- Ben Goessling, ESPN Minnesota Vikings reporter
- 0 Shares
EDEN PRAIRIE, Minn. -- For the third consecutive year, the Minnesota Vikings traded back into the first round of the NFL draft. And this time, they did it to get their quarterback of the future.
The Vikings traded a second-round pick (40th overall) and a fourth-round pick (108th) to the Seattle Seahawks to nab Louisville quarterback Teddy Bridgewater with the final selection of the first round. Minnesota had earlier drafted UCLA linebacker Anthony Barr with the No. 9 overall pick.
Bridgewater was widely regarded as one of the top 2013 draft prospects following his outstanding sophomore season, which was punctuated by his performance in Louisville's upset of Florida in the Sugar Bowl. Bridgewater also was productive as a junior this past season, passing for 3,970 yards and 31 touchdowns against just four interceptions.
But Bridgewater's draft stock dropped after he struggled at his pro day in March, raising questions about whether he would be drafted in the first round at all. In a private workout last month in Florida, however, Bridgewater alleviated many of those concerns.
"When we showed up, Teddy had all the receivers there. Everything was lined up," Vikings general manager Rick Spielman said. "And then [offensive coordinator] Norv [Turner] started coaching him. Some of the flaws you may have seen during the original pro day, as soon as he got coached, those things were getting corrected and getting corrected quickly."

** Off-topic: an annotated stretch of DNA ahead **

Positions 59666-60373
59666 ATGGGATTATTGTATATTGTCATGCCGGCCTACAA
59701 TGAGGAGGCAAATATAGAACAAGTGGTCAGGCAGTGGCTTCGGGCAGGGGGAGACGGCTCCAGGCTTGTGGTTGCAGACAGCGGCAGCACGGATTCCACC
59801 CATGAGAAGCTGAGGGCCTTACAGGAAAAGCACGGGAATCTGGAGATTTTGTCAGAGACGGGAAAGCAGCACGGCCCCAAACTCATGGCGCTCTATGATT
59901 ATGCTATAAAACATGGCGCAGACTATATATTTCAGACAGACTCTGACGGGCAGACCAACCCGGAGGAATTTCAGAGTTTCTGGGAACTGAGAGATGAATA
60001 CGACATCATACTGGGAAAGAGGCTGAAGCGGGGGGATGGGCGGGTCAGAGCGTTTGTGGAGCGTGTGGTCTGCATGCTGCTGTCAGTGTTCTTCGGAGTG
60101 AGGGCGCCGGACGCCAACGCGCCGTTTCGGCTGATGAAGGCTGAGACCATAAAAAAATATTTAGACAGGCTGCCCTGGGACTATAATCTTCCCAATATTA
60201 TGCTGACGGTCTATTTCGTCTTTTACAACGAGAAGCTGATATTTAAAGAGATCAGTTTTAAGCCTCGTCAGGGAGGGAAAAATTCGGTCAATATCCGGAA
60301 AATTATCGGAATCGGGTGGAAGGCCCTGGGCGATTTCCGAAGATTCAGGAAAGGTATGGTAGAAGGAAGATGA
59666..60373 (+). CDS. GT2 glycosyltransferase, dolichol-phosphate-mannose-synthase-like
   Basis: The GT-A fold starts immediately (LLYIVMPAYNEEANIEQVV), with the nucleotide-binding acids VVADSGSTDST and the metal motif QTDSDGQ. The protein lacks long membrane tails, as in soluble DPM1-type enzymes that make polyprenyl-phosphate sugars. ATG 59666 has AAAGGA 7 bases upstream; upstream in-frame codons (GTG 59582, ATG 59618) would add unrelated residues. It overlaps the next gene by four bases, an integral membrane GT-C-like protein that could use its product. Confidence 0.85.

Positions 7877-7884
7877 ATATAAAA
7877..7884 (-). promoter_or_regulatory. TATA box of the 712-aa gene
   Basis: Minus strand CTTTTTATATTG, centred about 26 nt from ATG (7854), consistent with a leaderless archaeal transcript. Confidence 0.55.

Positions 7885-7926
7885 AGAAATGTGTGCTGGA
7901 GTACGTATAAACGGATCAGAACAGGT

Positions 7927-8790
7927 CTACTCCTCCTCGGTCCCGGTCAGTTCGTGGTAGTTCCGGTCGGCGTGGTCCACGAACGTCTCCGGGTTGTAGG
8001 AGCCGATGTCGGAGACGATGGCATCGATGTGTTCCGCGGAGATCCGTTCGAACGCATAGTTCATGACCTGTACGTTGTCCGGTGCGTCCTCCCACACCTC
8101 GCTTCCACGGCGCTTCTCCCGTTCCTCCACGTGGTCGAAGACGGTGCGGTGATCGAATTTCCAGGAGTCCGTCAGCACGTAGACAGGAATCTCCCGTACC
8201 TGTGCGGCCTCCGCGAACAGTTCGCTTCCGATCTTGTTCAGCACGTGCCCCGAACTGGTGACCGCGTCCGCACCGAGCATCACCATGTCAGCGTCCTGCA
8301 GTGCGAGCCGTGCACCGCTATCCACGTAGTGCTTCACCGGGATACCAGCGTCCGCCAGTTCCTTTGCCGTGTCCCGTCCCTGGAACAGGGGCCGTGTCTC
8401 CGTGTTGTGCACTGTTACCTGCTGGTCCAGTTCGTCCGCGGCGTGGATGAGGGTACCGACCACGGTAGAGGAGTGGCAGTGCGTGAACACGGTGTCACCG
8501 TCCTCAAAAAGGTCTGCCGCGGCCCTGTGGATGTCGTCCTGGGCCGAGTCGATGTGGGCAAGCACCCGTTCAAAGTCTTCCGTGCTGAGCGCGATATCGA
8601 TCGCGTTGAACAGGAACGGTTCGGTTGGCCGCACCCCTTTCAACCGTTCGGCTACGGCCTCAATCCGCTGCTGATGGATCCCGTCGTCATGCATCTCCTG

Spielman had previously said the Vikings wanted a young quarterback to sit and learn during his first season, and Bridgewater wouldn't lay any claim to the starting job when asked about it Thursday night.
"That'll be up to the coaches," Bridgewater said. "I feel I'll be able to compete and start whenever I show I'm the best guy for the position."
When the Vikings met with Bridgewater in Minnesota after his workout in Florida, they gave him a second physical to check on an issue with his heart that came up at the NFL scouting combine. Bridgewater believed the Vikings were the only team to check on it a second time and said an EKG showed there were no major concerns.
"I just had an abnormal heartbeat," Bridgewater said. "I think it was one beat less than the normal beat. It came up at the combine, and I was freaking out about it, but once I got started running on a treadmill, I got my heart rate working."
Fox Sports reported the Vikings nearly had a deal with the Philadelphia Eagles to move up to the 22nd overall pick, possibly to draft Texas A&M's Johnny Manziel, and while Spielman said the Vikings were trying all night to get back into the first round, he wouldn't say whether the team had planned to draft Manziel or whether it had a deal on the table.
Instead, the Vikings will move forward with Bridgewater, and by taking him with the last pick in the first round, they'll have the benefit of the fifth-year option automatically added to the contracts of first-round picks. That option, Spielman said, was a factor in why the Vikings moved back into the first round.
"We wouldn't have moved up for just anybody," head coach Mike Zimmer said. "He leads. He makes the players around him better."
For the third consecutive year, the Minnesota Vikings traded back into the first round of the NFL draft. And this time, they did it to get their quarterback of the future.